Food dangerous for your dog
From the day a pup is brought to the house, it becomes an integral part of the family. They sleep with you, play with you and eat with you. For them you are their world. But sometimes unknowingly we feed them stuff while we are eating, which can cause some trouble for your dog. Here is a list of food items that you should avoid feeding to your dog.
Chocolate contains caffeine and theobromine which fall under the methylxanthines category. Chocolate can cause vomiting, dehydration, abdominal pains, severe agitation, muscle tremors, irregular heart rhythm, elevated body temperature, seizures and death in dogs.
Alcohol can cause not only intoxication, lack of coordination, poor breathing, and abnormal acidity, but potentially even coma and/or death.
Like humans, dogs can also suffer from lactose intolerance. Dogs don’t have the enzymes to break down milk sugar present in milk, which can lead to vomiting, diarrhea and other gastrointestinal problems.
Like milk, cheese also has sugars and fatty components that dogs don’t have the necessary enzymes to break down.
Onions can damage red blood cells in dogs causing them to become weaker and move around less. If enough onions are consumed, a blood transfusion might be necessary.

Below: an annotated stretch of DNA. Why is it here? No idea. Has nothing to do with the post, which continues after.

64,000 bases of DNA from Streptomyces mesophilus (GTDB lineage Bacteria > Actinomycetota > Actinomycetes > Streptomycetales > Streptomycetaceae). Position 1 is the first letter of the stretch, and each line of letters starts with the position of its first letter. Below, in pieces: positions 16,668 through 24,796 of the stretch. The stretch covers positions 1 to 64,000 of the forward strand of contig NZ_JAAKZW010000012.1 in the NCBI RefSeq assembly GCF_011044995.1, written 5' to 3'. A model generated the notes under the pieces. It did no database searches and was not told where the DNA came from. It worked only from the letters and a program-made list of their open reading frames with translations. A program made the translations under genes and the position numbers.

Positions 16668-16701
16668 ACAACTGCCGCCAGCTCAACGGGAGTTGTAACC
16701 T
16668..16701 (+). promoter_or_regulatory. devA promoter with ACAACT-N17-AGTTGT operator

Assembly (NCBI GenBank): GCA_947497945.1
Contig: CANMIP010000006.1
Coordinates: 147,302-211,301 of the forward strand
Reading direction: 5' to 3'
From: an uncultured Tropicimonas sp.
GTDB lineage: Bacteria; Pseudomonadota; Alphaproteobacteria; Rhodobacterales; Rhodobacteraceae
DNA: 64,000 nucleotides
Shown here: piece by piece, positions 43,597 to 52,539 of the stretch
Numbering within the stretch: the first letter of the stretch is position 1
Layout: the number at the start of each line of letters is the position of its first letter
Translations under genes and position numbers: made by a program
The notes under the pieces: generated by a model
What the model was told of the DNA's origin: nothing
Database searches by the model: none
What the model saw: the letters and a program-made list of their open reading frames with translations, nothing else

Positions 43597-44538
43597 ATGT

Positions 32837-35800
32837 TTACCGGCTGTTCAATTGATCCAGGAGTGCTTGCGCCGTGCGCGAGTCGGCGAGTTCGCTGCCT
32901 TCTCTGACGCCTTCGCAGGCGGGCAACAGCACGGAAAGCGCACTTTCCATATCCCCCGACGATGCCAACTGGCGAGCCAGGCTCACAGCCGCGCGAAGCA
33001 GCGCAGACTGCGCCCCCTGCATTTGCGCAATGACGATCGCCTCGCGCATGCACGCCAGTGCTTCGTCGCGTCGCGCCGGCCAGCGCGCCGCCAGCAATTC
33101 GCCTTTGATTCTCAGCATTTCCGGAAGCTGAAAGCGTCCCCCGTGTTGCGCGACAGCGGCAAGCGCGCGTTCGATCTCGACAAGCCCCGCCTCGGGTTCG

The specific chemicals found in macadamias are still unknown right now, but they are known to cause a toxic reaction to dogs if ingested. Dogs will develop weakness and an inability to walk, specifically in their hind legs. Vomiting, staggering gait, depression, tremors and hypothermia.
While the effect of garlic consumption to red blood cells won’t appear for a few days in dogs, they’ll be tired and reluctant to move. The dog’s urine will be orange to dark red in color. Like with onions, a blood transfusion might be required in severe cases.
Grapes and raisins can cause rapid kidney failure. While it varies between dogs, symptoms may not show up in them. Other than kidney failure, dogs can also develop vomiting or diarrhea as well as a lethargic state. Dogs will also develop dehydration and lack of appetite. Death from kidney failure may occur within three to four days.
Avocado leaves, pits, bark and fruit contain a toxin called persin. They can cause upset stomachs in dogs, breathing difficulties, fluid buildup in the chest, but the most dangerous thing for them seem to the be the pit. Since it’s slippery, the pit can accidentally be swallowed by dogs, leading to obstruction of the gastrointestinal tract.
The core of an apple (as well as plums, peaches, pears and apricots) contain cyanogenic glycosides which is also known as cyanide. Some of the symptoms that come from ingesting the toxin are dizziness, struggling to breathe, seizures, collapsing, hyperventilation, shock and even coma.
The raw yeast dough from making bread can ferment in a dog’s stomach, becoming toxic. Aside from the toxicity from alcohol being produced in the stomach, yeast dough can also expand in your dog’s stomach or intestines and create a large amount of gas in the digestive system. This can lead to severe pain and a potentially ruptured stomach or intestinal tract. Vomiting, abdominal discomfort and lethargy can also occur.